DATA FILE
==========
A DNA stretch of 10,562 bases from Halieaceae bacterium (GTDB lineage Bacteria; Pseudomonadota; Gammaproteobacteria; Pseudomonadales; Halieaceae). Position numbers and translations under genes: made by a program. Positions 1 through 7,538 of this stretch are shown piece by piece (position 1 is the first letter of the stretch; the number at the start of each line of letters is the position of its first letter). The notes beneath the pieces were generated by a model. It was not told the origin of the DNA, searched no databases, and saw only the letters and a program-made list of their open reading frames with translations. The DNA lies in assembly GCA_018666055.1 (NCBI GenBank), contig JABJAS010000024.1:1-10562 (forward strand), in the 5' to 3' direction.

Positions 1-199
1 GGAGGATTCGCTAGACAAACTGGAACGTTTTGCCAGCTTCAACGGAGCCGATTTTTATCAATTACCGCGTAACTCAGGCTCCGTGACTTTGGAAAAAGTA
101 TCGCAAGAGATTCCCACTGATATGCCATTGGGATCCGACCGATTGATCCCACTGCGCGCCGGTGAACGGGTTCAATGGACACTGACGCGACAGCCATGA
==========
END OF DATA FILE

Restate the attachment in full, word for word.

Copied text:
A DNA stretch of 10,562 bases from Halieaceae bacterium (GTDB lineage Bacteria; Pseudomonadota; Gammaproteobacteria; Pseudomonadales; Halieaceae). Position numbers and translations under genes: made by a program. Positions 1 through 7,538 of this stretch are shown piece by piece (position 1 is the first letter of the stretch; the number at the start of each line of letters is the position of its first letter). The notes beneath the pieces were generated by a model. It was not told the origin of the DNA, searched no databases, and saw only the letters and a program-made list of their open reading frames with translations. The DNA lies in assembly GCA_018666055.1 (NCBI GenBank), contig JABJAS010000024.1:1-10562 (forward strand), in the 5' to 3' direction.

Positions 1-199
1 GGAGGATTCGCTAGACAAACTGGAACGTTTTGCCAGCTTCAACGGAGCCGATTTTTATCAATTACCGCGTAACTCAGGCTCCGTGACTTTGGAAAAAGTA
101 TCGCAAGAGATTCCCACTGATATGCCATTGGGATCCGACCGATTGATCCCACTGCGCGCCGGTGAACGGGTTCAATGGACACTGACGCGACAGCCATGA